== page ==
Potato science for the poor
Pamela Anderson is Director General of the International Potato Center (CIP) in Peru. In March, CIP co-sponsored one of the flagship events of the International Year - a working conference in Cusco to develop a new research agenda for potato in the developing world.
You say the potato can make a great contribution to achieving the UN's Millennium Development Goals. Why?
"First, because of the potato's importance for food security. Potatoes are the third most important food security crop in the world. In the developing world, there's been strong growth in potato production across all regions since 1990, especially in the low-income food-deficit countries. In Africa, the area under potatoes grew by 120% between 1994 and 2004, and we've see growth of almost 50% in China in the past 10 years. Since 2005, more potatoes are being harvested in the developing world than in the industrialized world, and the area planted is showing the same trend."
How can potato science take best advantage to those trends?
"Potato science can be a significant vehicle for targeting the poor and hungry. At CIP, we have adopted a pro-poor research and development cycle, which starts by identifying areas where rates of poverty, hunger and maternal and child mortality are high. Then we overlay that data with our maps of potato production zones to see where our research can have the greatest impact. We also try to understand the larger sustainable livelihoods framework - what assets vulnerable communities have, what shocks they are vulnerable to, the institutional arrangements that determine their constraints and opportunities."
What are the priority geographic areas for potato research today?
"We need to address three developing worlds: agriculture-based countries, transforming countries and urbanized countries. The agriculture-based countries are primarily in Africa and the challenge there is to boost productivity. World average potato production is around 15 tonnes per hectare, compared to 35 to 40 tonnes in Europe and North America. To increase productivity, research needs to provide breakthroughs in overcoming intractable problems, such lack of clean seed potato, diseases such as late blight and viruses, and storage problems. The transforming countries are primarily in Asia, where increases in agricultural productivity have driven poverty reduction in countries like India and China. But even in China, we have a poverty belt of 23 million people, most of them in potato-producing counties, which is why China has named potatoes specifically as one of their vehicles out of poverty. India has also declared its intention to double potato output in the next five to 10 years, focusing on the poverty belt in the country's northeast."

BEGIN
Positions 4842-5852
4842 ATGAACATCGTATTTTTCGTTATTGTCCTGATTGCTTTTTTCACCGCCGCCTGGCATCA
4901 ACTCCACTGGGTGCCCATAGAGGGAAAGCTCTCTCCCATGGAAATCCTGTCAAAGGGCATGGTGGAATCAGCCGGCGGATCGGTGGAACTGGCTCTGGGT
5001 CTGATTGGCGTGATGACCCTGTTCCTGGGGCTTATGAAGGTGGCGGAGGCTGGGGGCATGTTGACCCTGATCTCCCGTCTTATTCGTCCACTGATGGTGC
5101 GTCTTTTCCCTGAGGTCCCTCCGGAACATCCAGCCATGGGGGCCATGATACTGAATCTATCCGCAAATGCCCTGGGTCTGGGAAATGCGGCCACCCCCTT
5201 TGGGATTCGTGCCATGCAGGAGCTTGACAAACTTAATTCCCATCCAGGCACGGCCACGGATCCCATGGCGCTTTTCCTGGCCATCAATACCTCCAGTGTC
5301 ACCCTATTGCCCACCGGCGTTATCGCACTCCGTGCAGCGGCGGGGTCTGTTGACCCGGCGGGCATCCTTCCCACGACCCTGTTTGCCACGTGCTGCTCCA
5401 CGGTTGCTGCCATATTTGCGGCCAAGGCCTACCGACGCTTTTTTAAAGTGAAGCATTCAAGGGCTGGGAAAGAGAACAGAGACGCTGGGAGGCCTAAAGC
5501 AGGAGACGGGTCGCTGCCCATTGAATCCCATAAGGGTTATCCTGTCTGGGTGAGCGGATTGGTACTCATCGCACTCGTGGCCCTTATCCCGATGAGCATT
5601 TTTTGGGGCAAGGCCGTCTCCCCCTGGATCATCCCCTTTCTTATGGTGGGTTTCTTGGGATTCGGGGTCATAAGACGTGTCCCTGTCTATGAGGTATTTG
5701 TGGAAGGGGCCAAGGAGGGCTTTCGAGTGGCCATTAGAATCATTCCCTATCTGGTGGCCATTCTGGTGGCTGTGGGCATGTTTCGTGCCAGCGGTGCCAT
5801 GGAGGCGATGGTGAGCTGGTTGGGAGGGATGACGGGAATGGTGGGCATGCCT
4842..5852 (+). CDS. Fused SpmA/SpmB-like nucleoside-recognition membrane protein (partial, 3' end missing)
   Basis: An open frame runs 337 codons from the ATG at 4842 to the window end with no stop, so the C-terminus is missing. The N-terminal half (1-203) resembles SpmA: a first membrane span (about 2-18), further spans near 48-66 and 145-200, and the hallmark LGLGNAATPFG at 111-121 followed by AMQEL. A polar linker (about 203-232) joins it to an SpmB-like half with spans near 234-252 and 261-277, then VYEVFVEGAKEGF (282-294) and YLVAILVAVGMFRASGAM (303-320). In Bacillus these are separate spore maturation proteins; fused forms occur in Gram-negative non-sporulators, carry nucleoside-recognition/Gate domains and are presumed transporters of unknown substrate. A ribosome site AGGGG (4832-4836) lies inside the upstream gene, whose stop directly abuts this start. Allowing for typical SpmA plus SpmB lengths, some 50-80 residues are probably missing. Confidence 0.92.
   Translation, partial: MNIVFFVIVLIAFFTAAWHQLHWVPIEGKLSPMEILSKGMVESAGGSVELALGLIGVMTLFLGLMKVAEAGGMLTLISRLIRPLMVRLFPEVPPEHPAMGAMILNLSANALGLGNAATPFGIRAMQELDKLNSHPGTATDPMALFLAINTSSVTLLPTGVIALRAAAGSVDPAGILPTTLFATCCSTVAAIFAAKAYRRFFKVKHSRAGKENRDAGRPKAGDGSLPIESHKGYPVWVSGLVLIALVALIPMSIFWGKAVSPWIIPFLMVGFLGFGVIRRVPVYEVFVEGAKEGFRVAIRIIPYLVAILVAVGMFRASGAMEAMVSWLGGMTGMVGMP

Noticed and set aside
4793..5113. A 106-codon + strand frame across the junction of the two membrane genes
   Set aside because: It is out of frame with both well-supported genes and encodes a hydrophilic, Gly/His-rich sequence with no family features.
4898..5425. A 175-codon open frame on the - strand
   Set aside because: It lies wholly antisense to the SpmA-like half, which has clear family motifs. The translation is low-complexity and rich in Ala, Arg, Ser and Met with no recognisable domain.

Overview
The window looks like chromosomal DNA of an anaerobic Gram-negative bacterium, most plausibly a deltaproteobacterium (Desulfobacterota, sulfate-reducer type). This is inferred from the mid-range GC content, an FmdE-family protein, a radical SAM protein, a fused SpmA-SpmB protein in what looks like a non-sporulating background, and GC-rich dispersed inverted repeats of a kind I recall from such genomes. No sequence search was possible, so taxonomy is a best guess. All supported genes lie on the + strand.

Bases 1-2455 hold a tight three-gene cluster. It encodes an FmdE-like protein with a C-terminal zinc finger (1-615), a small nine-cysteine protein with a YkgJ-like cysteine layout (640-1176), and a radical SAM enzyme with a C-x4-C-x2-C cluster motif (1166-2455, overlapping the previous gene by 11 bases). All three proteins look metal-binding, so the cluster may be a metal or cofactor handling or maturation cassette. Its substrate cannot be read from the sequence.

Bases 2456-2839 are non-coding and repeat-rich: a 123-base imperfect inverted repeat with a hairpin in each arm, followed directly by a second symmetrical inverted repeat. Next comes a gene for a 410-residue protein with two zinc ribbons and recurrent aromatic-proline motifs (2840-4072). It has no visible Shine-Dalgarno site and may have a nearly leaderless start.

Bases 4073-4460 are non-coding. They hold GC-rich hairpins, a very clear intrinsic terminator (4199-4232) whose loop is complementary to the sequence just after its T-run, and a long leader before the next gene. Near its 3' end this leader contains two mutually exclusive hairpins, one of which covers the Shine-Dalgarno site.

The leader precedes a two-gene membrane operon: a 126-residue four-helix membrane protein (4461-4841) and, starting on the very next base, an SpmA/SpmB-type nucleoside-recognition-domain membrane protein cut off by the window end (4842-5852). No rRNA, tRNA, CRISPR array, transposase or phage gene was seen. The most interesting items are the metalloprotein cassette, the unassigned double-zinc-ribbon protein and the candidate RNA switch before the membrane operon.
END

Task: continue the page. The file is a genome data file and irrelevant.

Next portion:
What about the third "developing world", the urbanized countries...
"A good example is our host country, Peru. Here we have 50 poverty pockets where more than 90% of the population lives in extreme poverty, and 35 of those areas are potato producers. Potato output here has almost doubled in the last 30 years, so the challenge is to find ways to convert increased productivity into income. With the Swiss Agency for Development and Cooperation, CIP has started an initiative called Papa Andina which uses innovative ways to connect small scale potato growers to urban markets, both domestic and international. That involves developing new products based on native potatoes, market information systems, integrated pest management and improved post-harvest management. Papa Andina has been highly successful - one of its products is the T'ikapapa brand of native potatoes, which is linking the poor producers in the highlands to the urban market in Lima. In 2007, the T'ikapapa concept won the BBC-Newsweek-Shell World Challenge Award and a 2007 United Nations SEED [Supporting Entrepreneurs for Environment and Development] award. We are now looking at how to scale-out the approach to Africa and Asia."
More than 100 of the world's leading potato scientists attended the Cusco conference. What did it achieve and what's next?
"Our aim was to share their insights and the results of the latest research in the development of new strategies and approaches that are needed in each of those developing worlds. We have published a website on the conference and will continue to share the outcomes with the international potato science community during the other international conferences being held throughout the International Year of the Potato. We're calling this the 'Cusco Challenge' – the challenge to formulate a research agenda that puts potato science at the service of the poor in order to make more significant impact on poverty and hunger."